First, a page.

She was perfect: coifed and with just a little makeup. I smelled her hair stuff.
She wrinkled her nose at me. I felt the shame rise in me.
"Well, you've been a very naughty boy, haven't you? Aren't you a filthy thing?"
Shame. I looked down at the table.
I couldn't bear to look up. I wanted to tell her my email password and get gone.
"What did you and your friend talk about in the yard?"
I barked a laugh at the table. "I told her to answer your questions.
I told her to cooperate."
"So do you give the orders?"
I felt the blood sing in my ears. "Oh come on," I said.
"We play a game together, it's called Harajuku Fun Madness. I'm the team captain.
We're not terrorists, we're high school students. I don't give her orders.
I told her that we needed to be honest with you so that we could clear up any suspicion and get out of here."
She didn't say anything for a moment.
"How is Darryl?" I said.
"Darryl. You picked us up together.
My friend. Someone had stabbed him in the Powell Street BART. That's why we were up on the surface.
To get him help."
"I'm sure he's fine, then," she said.
My stomach knotted and I almost threw up.
"You don't know? You haven't got him here?"
"Who we have here and who we don't have here is not something we're going to discuss with you, ever. That's not something you're going to know.
Marcus, you've seen what happens when you don't cooperate with us. You've seen what happens when you disobey our orders.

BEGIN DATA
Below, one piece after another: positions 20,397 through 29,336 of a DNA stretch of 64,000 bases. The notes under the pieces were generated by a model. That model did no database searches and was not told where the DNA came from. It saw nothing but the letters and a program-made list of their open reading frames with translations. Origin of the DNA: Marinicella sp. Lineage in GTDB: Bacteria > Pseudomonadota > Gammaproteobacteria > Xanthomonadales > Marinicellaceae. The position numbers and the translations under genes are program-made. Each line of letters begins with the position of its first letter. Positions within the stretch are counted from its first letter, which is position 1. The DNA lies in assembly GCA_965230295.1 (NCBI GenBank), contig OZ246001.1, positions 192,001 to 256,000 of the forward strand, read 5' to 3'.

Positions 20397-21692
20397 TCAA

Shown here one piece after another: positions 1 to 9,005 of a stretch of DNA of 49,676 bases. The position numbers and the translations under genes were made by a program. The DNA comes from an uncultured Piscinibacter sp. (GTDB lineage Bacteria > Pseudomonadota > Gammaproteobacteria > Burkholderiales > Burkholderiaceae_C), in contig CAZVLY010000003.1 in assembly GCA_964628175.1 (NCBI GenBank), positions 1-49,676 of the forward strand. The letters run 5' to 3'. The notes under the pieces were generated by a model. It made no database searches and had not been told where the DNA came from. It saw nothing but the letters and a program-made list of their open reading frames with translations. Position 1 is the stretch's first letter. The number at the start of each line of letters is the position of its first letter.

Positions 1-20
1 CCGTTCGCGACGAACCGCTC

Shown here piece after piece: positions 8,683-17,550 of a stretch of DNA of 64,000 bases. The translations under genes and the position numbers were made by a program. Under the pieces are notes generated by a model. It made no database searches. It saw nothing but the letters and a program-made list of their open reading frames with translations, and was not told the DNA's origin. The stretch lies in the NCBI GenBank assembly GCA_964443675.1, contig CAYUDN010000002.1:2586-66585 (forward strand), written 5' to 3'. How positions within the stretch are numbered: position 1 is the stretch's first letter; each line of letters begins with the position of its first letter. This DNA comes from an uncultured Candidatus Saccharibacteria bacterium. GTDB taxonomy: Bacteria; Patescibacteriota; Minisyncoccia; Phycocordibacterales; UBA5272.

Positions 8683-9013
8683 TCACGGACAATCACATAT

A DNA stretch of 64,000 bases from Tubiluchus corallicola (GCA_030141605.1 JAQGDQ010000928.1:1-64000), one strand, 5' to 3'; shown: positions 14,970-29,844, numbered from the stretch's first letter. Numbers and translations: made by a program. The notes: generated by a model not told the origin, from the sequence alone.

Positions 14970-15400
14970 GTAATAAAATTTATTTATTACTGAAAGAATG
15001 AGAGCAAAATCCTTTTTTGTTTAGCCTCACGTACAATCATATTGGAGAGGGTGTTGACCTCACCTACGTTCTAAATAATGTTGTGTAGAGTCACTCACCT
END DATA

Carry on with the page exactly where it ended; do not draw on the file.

You've been a little cooperative, and it's gotten you almost to the point where you might go free again. If you want to make that possibility into a reality, you'll stick to answering my questions."
I didn't say anything.
"You're learning, that's good. Now, your email passwords, please."
I was ready for this.
I gave them everything: server address, login, password. This didn't matter.
I didn't keep any email on my server. I downloaded it all and kept it on my laptop at home, which downloaded and deleted my mail from the server every sixty seconds.
They wouldn't get anything out of my mail — it got cleared off the server and stored on my laptop at home.
Back to the cell, but they cut loose my hands and they gave me a shower and a pair of orange prison pants to wear.
They were too big for me and hung down low on my hips, like a Mexican gang-kid in the Mission. That's where the baggy-pants-down-your-ass look comes from you know that? From prison.
I tell you what, it's less fun when it's not a fashion statement.
They took away my jeans, and I spent another day in the cell.
The walls were scratched cement over a steel grid. You could tell, because the steel was rusting in the salt air, and the grid shone through the green paint in red-orange.
My parents were out that window, somewhere.
They came for me again the next day.
"We've been reading your mail for a day now. We changed the password so that your home computer couldn't fetch it."
Well, of course they had.
I would have done the same, now that I thought of it.
"We have enough on you now to put you away for a very long time, Marcus.
Your possession of these articles —" she gestured at all my little gizmos — "and the data we recovered from your phone and memory sticks, as well as the subversive material we'd no doubt find if we raided your house and took your computer.